Home > posts > Government’s Response to 9/11 Attacked American Values
September 11th, 2013 2:56 pm
Government’s Response to 9/11 Attacked American Values

On this anniversary of 9/11, the most devastating and tragic day in recent American history, it’s only natural for our minds to turn towards the 2,996 innocent lives taken by terrorists. As Americans, we must also never forget the rights and liberties taken by our own government in response to 9/11.

During a 14-month period following 9/11, the federal government expanded and the rights of Americans shrank faster than at any other point in U.S. history. During that time, Washington launched the War on Terror, ratified the Patriot Act, founded the Transportation Security Administration and created the Department of Homeland Security.

These measures did little, if anything, to make Americans safer. They did, however, manage to empower government to harass air travelers; spy on citizens; force the release of records from telecommunications and financial services companies without any court orders; imprison American citizens without proper due process, and largely strip the Fourth and Tenth Amendments of any practical value.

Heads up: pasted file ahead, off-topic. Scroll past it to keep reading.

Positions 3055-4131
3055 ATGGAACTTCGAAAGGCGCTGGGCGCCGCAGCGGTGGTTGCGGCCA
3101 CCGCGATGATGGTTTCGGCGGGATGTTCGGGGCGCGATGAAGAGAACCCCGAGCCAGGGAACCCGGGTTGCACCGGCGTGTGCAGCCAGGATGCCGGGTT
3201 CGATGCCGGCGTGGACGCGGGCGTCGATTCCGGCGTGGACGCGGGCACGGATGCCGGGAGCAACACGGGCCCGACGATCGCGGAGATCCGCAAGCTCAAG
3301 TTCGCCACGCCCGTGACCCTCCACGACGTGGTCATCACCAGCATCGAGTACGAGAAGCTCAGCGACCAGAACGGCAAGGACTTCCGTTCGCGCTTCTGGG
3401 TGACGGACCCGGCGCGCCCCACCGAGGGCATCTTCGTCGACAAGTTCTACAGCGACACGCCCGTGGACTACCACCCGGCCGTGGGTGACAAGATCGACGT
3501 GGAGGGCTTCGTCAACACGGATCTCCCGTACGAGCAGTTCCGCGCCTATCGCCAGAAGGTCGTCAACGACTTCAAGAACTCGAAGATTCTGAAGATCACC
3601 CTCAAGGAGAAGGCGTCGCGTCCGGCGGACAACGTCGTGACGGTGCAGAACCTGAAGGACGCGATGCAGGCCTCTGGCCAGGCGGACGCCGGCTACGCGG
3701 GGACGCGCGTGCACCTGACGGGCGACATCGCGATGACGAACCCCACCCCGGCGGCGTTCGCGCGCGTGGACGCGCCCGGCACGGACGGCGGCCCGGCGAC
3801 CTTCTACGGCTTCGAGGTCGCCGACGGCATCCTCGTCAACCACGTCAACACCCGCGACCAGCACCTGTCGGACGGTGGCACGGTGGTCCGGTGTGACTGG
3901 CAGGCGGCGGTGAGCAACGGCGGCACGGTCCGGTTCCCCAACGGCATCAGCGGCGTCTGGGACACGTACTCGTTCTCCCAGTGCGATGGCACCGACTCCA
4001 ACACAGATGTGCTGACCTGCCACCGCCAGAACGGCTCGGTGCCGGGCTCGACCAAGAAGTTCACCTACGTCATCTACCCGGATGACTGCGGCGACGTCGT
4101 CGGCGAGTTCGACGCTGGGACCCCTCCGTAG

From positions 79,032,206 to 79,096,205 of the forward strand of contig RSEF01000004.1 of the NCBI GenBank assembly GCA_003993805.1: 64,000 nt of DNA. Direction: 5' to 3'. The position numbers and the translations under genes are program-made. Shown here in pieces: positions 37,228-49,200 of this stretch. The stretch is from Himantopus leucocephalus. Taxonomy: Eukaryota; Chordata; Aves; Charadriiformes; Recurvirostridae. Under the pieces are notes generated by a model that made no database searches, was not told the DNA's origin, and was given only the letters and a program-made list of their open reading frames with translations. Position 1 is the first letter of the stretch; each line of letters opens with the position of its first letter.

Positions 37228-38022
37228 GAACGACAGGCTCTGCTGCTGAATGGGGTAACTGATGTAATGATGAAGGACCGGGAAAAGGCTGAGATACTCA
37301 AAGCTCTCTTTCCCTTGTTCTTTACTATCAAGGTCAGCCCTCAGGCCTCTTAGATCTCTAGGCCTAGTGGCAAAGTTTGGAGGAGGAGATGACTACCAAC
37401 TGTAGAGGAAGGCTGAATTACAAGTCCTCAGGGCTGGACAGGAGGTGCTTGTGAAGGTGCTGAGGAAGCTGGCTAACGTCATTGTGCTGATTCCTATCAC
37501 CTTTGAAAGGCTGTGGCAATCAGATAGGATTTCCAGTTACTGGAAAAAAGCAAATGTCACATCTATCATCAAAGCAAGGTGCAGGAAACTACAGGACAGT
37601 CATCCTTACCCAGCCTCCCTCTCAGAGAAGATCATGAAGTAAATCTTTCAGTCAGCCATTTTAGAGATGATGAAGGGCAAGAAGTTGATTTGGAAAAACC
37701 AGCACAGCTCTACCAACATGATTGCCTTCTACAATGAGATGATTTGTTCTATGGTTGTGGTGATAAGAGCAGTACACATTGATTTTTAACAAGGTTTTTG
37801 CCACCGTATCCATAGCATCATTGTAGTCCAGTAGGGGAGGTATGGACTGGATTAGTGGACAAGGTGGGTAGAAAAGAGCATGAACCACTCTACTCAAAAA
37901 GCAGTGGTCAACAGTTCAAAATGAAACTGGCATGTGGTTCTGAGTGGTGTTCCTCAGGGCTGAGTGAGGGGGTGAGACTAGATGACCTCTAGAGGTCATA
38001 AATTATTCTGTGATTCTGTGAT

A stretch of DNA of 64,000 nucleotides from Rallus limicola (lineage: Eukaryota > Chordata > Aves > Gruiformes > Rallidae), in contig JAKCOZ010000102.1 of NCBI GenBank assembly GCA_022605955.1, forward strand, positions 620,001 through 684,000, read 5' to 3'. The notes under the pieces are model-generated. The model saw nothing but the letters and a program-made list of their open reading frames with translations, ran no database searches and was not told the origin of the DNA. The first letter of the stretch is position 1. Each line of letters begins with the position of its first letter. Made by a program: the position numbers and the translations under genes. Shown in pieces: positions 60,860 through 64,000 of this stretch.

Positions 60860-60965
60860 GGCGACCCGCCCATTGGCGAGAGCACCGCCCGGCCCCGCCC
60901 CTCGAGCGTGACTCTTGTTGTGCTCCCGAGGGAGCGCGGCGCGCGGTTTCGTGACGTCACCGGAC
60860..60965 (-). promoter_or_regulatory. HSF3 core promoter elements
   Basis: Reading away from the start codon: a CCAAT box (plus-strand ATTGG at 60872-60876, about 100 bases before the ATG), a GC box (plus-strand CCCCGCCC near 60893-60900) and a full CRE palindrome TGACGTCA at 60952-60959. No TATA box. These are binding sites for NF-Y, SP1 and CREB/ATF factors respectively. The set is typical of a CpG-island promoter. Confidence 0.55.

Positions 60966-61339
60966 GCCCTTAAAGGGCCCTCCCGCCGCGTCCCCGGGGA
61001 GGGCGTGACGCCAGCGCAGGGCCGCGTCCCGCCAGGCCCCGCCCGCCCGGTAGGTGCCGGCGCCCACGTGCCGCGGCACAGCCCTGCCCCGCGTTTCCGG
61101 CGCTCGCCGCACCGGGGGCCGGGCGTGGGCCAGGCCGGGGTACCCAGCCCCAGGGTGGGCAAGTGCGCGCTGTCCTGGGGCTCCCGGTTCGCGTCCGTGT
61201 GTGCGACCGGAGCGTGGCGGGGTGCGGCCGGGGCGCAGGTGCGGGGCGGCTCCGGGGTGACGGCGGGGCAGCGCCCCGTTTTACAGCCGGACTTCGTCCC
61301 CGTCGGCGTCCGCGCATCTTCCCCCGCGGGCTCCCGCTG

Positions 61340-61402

Since 9/11, largely as a result of government’s response to terrorism, the federal budget doubled from $1.9 trillion in 2001 to $3.8 trillion today. Annual per capita federal spending spiked from $6,752 in 2001 to well over $12,000 in 2013.

In the days following 9/11, Americans promised not to let the terrorists win. And we didn’t. What we didn’t realize at the time, though, were the threats to American principles of limited, constitutional government posed by our own government.

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